trips to Cuba if Washington didn't ban most of its citizens from visiting the island, officials said Wednesday during a videoconference with American tour operators. That figure includes $600 million in sales by airlines, $300 million for travel agents and $200 million in U.S. tourism-related exports and services, including food and drink items that could be sold to as well as spending on advertising to promote Cuba as a destination, said Miguel Figueras, a top aide to Cuban Tourism Minister Manuel Marrero. Figueras provided few details on how Cuba arrived at the numbers, but pointed to a previous study by the American Society of Travel Agents in asserting that without travel restrictions, 1.8 million U.S. tourists would come to Cuba annually. That includes some 482,000 Cuban-Americans visiting relatives on the island, he said. More than 2 million foreign tourists come to Cuba every year, with the biggest numbers from Canada, Britain, Italy, and France. It wasn't clear how much of what Cuba was estimating would be new business for U.S. tour operators, since many people interested in visiting Cuba are likely to take trips elsewhere and not simply stay home because they can't come to the island. Journalists attending the videoconference were not allowed to ask questions. Currently, U.S. citizens, other than Cuban-Americans, may legally visit Cuba only if they obtain a license from the Treasury Department for government, journalistic, religious or humanitarian purposes. The embargo took its current form in February 1962 and prohibits nearly all trade between both countries, although the travel ban was eased during the Carter administration. Legislation introduced in both the U.S. House and Senate would end the travel ban, but a series of similar proposals in the past have never made it to floor votes. Dozens of representatives from Cuba's government-run hotels, travel agencies and participated in the video link to a gathering of a similar number of U.S. tourism executives at a Washington hotel. One U.S. tour operator wanted to know why he couldn't buy Cuban beach property and build his own hotel — an impossibility in a communist country where the government dominates all aspects of the economy. Another asked if Cubans are still prohibited from entering tourist hotels, a ban that stood for decades but was lifted in April 2008. When asked about golf, Figueras said the government would like to build 10 new courses. Now, there are just two — a nine-hole course in and an 18-hole one at the beach resort of . The government has talked for decades about more golf courses, but hasn't yet built even one.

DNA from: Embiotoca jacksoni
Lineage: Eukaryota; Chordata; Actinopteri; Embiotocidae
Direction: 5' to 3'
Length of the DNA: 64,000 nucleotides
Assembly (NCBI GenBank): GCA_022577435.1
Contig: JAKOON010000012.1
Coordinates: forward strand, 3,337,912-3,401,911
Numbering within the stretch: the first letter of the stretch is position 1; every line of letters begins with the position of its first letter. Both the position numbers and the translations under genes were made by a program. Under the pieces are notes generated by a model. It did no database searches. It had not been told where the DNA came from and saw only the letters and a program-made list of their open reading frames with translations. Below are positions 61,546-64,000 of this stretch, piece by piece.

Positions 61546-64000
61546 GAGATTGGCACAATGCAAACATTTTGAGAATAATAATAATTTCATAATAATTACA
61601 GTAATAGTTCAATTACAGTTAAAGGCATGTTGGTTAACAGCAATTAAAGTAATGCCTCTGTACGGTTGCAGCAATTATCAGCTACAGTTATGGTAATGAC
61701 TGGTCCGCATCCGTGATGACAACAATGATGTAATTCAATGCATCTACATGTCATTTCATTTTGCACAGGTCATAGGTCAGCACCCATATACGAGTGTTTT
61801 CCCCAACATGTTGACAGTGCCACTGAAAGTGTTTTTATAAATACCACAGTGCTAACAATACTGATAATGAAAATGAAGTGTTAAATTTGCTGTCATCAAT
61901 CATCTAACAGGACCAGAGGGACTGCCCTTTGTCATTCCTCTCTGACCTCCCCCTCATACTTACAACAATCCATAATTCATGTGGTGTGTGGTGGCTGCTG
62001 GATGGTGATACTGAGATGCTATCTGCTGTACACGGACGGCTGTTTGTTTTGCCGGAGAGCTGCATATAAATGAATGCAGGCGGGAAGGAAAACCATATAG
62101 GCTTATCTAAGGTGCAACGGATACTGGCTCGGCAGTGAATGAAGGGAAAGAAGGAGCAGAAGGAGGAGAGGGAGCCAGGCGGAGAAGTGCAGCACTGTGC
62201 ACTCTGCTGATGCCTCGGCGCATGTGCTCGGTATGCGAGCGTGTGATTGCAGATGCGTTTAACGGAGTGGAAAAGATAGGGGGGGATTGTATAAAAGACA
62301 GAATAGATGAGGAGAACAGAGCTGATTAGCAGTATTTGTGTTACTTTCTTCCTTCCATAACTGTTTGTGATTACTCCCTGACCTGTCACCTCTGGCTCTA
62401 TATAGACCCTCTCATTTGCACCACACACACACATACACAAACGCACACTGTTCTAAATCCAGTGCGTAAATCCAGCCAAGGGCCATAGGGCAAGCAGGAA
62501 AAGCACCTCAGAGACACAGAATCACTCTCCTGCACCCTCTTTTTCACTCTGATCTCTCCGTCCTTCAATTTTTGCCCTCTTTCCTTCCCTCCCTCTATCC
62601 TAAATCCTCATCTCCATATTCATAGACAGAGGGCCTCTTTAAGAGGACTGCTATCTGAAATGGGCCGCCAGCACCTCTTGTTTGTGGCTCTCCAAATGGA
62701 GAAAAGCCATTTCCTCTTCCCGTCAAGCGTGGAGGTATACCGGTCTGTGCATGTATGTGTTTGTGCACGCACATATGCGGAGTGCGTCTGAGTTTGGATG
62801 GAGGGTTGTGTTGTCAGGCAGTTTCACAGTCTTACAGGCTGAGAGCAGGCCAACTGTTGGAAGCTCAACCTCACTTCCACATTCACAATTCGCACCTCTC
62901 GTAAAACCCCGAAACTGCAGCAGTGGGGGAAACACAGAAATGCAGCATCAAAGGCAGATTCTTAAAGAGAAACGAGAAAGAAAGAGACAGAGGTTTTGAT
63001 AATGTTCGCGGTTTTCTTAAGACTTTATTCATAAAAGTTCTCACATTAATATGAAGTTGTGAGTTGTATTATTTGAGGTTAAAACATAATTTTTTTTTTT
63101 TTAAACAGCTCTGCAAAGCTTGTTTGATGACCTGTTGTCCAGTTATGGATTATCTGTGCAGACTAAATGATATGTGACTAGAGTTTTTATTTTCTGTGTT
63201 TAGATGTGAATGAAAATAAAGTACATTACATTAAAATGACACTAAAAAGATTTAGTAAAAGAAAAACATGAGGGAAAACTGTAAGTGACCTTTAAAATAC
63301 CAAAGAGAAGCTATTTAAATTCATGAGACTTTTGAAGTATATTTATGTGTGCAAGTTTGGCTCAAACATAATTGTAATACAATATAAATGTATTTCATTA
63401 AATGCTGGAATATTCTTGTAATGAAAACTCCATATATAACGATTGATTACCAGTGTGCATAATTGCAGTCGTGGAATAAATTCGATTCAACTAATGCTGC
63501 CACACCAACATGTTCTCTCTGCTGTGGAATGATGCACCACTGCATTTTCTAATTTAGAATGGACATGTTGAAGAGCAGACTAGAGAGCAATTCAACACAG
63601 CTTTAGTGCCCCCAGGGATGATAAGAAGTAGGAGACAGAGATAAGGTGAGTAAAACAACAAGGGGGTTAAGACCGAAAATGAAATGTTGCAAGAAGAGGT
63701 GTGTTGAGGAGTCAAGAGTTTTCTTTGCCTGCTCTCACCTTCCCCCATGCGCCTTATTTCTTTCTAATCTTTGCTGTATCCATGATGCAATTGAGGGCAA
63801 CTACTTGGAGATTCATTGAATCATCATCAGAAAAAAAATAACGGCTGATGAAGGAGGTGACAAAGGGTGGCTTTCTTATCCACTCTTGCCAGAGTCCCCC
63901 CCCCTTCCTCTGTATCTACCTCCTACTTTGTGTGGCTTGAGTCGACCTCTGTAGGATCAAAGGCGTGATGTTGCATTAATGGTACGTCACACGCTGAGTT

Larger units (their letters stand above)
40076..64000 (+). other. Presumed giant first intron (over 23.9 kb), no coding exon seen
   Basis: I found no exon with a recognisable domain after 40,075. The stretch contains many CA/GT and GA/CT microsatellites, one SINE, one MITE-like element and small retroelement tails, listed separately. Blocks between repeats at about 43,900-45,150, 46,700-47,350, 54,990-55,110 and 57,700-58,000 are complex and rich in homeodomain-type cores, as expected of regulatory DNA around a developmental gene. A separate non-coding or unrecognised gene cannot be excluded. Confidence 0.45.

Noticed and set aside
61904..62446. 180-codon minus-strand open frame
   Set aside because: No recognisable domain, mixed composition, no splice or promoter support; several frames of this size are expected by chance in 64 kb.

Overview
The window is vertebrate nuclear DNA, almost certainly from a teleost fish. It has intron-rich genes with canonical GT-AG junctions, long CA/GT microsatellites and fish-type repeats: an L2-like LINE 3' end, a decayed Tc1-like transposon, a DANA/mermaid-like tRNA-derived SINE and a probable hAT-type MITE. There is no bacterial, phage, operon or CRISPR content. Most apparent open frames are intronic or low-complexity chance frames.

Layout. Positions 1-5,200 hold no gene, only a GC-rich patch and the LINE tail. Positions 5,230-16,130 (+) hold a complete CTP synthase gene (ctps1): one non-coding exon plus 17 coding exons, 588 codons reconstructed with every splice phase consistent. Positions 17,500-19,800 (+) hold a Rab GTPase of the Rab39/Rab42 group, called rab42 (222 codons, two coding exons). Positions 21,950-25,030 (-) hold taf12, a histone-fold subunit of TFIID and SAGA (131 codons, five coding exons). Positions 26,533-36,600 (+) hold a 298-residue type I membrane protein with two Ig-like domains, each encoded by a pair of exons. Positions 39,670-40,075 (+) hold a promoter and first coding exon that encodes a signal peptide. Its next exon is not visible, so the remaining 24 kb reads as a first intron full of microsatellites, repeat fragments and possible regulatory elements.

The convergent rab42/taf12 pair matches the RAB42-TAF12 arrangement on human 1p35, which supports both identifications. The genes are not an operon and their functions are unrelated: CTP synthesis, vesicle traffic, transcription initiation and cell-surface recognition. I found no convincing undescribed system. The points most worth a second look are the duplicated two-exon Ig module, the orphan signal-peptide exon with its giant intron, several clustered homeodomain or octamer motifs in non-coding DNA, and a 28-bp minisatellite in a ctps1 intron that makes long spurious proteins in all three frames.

U.S. Travel Industry Gearing up for Return to Cuba
By Anthony Boadle,
December 16, 2009
It's too soon for
Americans to plan a Cuban vacation of beach, mambo and mojitos, but the U.S.
travel industry is gearing up for a return to its largest Caribbean destination
before Fidel Castro's 1959 revolution.
Tour operators held a video
conference with Cuban tourism officials in Havana on Wednesday and asked them if
they are ready for the "rush" of Americans if the U.S. travel ban is lifted as
proposed by legislation now under consideration in the U.S.
"Americans really want to see Cuba," said Robert Whitely,
president of the U.S. Tour Operators, which together with the National Tour
Association also present at the event, handles 75 percent of all package tour
business to the Caribbean.
"We predict that at least 850,000 Americans
will go to Cuba in the first year," Whitely said.
That does not include
an estimated 480,000 Americans who will go to Cuba on Caribbean cruises when
U.S. ships are allowed to dock there, and another 480,000 Cuban American
visiting family in Cuba each year, a Cuban official said.
Cuba plans to
build 30 hotels over the next six years with the help of foreign investors,
adding 10,000 rooms to the 48,600 that exist now, as well as golf courses, said
Miguel Figueras, the top adviser to the Cuban tourism minister.
Cuba was a favorite playground for Americans in the 1950s,
when the Mafia ran casinos and brothels in Havana that were closed by Castro. As
Cuba veered toward communism, Washington broke off diplomatic ties, imposed
trade and travel bans and Cuba's tourist trade all but disappeared for three
Some 2.5 million tourists visited Cuba this year, mostly from
Canada and Europe, said Figueras, who indicated that U.S. companies are losing
out to the tune of $1 billion a year.
According to Cuban estimates based
on 2 million Americans visiting Cuba a year, U.S. airlines stand to earn $600
million and travel agencies $300 million annually, Figueras
President Barack Obama has said he wants to improve ties with
communist-run Cuba and lifted restrictions introduced by the Bush administration
on visits and family remittances by Cuban Americans to the island.
whether American tourists will return to Cuba will hinge on debate in Congress,
where opponents say sanctions should not be lifted until Cuba frees political
prisoners and undertakes democratic reforms to its one-party state.
say American tourism will help prop up the communist government of President
Raul Castro, who succeed his ailing brother last year.
A bill to end the
travel ban sponsored by Democrat Bill Delahunt of Massachusetts and Republican
Jeff Flake of Arizona has 195 backers in the House of Representatives, 23 votes
short, supporters of the measure said.
Similar legislation in the Senate
has the support of key senators such as Republican Richard Lugar of Indiana, but
needs 60 votes to pass.
"They are within striking distance in the House,"
said Phil Peters, a Cuba expert at the Lexington Institute think tank.
action on the bill is expected until the spring.
(Additional reporting by
Marc Frank in Havana, editing by Cynthia Osterman)
Copyright 2009 Reuters News Service.